Once the affinity was increased, cellular activity had to be improved and this was achieved by adding a morpholine group to position 5 outlined in figure 5b, a decision based on the crystal structure, and this resulted in compound 14 which is currently going through clinical trials for the treatment of different cancers. As can be seen in figure 6, compound 14 in blue binds in much the same way as compound 1 in orange, but makes more extensive interactions with the lipophilic pocket via an extended phenyl ring.

The second line of lead compounds Murray et al. followed initiated from compound 3 (fig7), which using their initial NMRwaterLOGSY screening method appeared to bind rather inefficiently. However, upon observation of the X-ray crystal structure of Hsp90 bound to compound 3 (fig8) it was decided that it provided a quick and attractive optimization route. It’s binding with water molecules and one of the key residues Thr184, though on its own provided a relatively weak interaction, if optimised could also make direct interactions with the alternative key residue Asp93, and also with additional endogenous water molecules.

Using trial and error, the writers found that a tetra-butyl group filled the lipophilic pocket appropriately with fewer steric clashes, and this resulted in compound 18, the lead compound that was further optimized to make more effective interactions within the lipophilic pocket. Using modelling studies, interactions with the side chain of residue Lys58 was approved. Compound 24, an isoindoline filled the pocket with a phenyl ring which interacts with residues Ala55, Lys58 and Ile96 completely displacing Lys58 side chain as can be seen in figure 9a.

In other inhibitors a position 2 OH (hydroxyl group) resulted in the greater affinities, however compound 18 had a position 4 OH, and a replacement with an OH at position 2 resulted in a lower affinity compound. Addition of an OH at position 2 to compound 24 as well as the OH at position 4 resulted in compound 31 which enabled interactions directly with Asp93, retaining interactions with Thr184 as well as increasing hydrogen bonding with water molecules as can be seen in figure 9b. It also , illustrates compound 31 in blue binding in much the same way as compound 3, but it fills the lipophilic pocket more efficiently, and makes more extensive interactions. This greatly increased binding affinity and compound 31 is now going through clinical trials.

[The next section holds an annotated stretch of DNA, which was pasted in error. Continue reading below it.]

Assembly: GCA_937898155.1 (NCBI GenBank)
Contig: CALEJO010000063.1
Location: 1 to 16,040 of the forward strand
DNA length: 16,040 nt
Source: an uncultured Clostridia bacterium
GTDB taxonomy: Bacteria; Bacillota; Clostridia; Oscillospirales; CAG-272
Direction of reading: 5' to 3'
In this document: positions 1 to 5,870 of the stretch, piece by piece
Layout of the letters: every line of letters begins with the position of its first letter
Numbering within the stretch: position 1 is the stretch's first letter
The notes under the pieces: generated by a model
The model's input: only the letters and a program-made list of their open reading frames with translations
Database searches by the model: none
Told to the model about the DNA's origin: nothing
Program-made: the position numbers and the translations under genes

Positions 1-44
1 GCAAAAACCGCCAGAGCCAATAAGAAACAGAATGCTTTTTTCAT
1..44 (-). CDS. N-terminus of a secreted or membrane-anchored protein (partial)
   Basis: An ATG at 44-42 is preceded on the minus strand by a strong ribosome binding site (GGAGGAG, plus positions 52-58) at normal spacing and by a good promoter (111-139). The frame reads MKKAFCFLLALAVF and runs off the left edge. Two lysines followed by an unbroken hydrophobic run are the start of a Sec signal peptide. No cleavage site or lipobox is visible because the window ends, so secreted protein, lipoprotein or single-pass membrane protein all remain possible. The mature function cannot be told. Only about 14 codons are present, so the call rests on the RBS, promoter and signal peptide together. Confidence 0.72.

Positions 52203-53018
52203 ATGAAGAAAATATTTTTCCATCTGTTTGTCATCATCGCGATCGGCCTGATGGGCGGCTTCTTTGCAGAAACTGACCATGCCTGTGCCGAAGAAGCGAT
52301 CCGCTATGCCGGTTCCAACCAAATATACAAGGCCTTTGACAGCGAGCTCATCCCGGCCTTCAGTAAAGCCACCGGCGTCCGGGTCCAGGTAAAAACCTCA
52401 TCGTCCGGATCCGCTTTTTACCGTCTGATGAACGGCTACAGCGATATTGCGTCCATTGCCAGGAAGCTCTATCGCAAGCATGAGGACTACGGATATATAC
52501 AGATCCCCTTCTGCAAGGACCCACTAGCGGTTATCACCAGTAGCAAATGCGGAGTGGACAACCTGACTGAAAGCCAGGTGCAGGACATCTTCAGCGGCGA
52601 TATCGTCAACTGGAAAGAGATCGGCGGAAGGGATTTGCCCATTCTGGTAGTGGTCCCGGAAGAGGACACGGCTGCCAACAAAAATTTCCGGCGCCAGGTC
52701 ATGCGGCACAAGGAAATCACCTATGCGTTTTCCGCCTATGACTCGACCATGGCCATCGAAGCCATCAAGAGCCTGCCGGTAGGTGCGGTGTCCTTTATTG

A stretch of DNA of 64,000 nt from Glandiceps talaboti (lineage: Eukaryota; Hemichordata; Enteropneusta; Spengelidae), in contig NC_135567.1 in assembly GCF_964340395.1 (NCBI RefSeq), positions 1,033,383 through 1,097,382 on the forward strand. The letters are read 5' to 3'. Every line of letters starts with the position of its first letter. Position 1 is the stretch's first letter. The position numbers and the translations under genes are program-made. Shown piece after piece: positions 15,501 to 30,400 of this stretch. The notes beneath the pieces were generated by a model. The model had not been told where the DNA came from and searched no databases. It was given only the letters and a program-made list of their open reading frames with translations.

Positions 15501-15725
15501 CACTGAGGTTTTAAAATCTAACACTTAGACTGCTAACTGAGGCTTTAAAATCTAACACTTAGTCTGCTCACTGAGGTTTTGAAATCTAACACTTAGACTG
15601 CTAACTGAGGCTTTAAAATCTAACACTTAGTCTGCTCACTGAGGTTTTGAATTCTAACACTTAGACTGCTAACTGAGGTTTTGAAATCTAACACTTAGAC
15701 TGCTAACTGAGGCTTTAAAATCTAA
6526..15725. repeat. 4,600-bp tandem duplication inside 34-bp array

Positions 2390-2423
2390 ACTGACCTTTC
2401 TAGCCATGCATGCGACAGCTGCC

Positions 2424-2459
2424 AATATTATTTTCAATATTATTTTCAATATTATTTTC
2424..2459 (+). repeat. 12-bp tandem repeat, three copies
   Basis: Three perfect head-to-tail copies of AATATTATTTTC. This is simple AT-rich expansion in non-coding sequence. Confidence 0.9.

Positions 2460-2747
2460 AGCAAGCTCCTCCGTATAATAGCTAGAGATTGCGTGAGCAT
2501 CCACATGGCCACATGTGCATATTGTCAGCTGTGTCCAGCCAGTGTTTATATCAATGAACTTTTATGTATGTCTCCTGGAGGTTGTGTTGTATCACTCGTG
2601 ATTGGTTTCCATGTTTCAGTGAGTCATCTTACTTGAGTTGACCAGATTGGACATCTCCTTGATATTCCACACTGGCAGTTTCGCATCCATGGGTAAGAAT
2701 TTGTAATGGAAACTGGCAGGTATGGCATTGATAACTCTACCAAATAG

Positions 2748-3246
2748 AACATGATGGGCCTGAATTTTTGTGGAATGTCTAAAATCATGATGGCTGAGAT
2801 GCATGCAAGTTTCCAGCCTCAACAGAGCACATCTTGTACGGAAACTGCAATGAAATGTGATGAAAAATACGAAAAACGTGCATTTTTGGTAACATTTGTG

This helps illustrate the importance of structure-based approaches such as NMR and X-ray crystallography in the identification and optimization of lead compounds, as well as the input computer based methods can have. X-ray structures were particularly helpful in the case of compound 3, as without this structure compound 3 would have been dismissed as an inefficient binding compound. Additionally, all kinetic data which helped support the optimization and validation steps, was obtained using ITC.

Further work on improvements to the pharmacokinetic properties as well as drug-tissue distribution should be concentrated on.

2.2 Crystal Structures from X-ray Crystallography and Nuclear Magnetic Resonance in In-Silico Drug Design, and 3D Drug Development – Human Immunodeficiency Virus

HIV (the human immunodeficiency Virus) is the causative agent of the acquired immune deficiency syndrome (AIDS) and statistics show that by 2005, approximately 38 million people worldwide were living with HIV (Beyrer, 2007). HAART (highly active anti-retroviral therapy) established in the 1990’s makes living with HIV bearable by keeping viraemia low, and CD4+ (cluster of differentiation 4) cells at a high enough level to protect from opportunistic pathogens. However, with increasing resistance and the negative side effects of current drugs, constant improvement and newer drugs are required. The protease inhibitors were revolutionary in HIV treatment, starting with the rationally designed Saquinavirapproved for use in 1995 (Roberts et al., 1990). HIV protease is a good target, essential in the life cycle of the virus, and though Saquinavir was very successful, resistance quickly arose, and so a greater understanding of the protease structure and biochemistry was required. This was necessary not only to try and target residues that would be less likely to result in resistance, but also to improve the pharmacokinetic properties, producing non-peptidic as opposed to peptidic drugs to reduce toxicity and improve half-life (Arung Ghosh et al., 2008).